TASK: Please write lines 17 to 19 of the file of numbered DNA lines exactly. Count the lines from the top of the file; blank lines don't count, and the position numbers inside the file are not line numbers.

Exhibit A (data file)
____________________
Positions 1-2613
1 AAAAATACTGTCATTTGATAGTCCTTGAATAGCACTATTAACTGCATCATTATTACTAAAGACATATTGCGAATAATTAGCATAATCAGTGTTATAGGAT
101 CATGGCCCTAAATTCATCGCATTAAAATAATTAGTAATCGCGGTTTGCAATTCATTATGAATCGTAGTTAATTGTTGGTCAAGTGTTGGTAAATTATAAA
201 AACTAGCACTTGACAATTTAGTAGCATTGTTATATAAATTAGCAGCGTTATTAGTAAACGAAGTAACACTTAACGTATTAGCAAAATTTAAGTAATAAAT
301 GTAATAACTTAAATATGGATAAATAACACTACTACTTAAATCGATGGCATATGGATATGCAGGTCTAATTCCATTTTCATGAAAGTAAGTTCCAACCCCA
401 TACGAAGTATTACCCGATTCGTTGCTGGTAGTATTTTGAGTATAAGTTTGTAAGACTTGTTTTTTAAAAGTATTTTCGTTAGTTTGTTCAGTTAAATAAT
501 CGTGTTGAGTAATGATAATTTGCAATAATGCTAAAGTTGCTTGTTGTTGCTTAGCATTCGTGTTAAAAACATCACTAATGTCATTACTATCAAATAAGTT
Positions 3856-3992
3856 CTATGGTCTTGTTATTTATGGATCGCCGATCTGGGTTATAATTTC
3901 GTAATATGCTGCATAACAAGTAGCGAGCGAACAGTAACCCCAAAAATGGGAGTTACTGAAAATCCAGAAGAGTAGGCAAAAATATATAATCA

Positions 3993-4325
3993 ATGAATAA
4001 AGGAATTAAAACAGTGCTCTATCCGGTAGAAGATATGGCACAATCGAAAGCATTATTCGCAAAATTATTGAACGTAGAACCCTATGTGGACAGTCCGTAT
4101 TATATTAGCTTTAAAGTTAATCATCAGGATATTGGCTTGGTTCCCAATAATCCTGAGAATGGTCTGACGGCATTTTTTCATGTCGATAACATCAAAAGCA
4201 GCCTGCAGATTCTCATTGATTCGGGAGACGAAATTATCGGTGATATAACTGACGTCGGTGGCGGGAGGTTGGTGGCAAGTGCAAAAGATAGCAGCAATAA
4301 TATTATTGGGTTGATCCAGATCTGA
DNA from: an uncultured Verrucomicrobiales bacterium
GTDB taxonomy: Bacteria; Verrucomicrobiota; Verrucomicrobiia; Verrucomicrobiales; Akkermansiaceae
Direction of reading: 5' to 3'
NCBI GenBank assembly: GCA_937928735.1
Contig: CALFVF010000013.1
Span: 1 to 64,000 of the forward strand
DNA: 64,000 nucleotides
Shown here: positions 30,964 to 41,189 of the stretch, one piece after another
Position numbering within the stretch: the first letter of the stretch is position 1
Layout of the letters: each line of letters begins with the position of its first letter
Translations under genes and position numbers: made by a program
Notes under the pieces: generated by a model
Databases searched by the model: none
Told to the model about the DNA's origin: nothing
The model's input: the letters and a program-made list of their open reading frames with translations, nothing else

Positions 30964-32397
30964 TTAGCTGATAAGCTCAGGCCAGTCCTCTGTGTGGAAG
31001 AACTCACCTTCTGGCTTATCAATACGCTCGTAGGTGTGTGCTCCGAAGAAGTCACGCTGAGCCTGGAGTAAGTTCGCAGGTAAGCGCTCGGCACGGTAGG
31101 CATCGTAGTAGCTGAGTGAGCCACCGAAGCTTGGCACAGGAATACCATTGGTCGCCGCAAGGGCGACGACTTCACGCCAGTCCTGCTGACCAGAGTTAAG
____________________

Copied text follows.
DNA from: an uncultured Verrucomicrobiales bacterium
GTDB taxonomy: Bacteria; Verrucomicrobiota; Verrucomicrobiia; Verrucomicrobiales; Akkermansiaceae
Direction of reading: 5' to 3'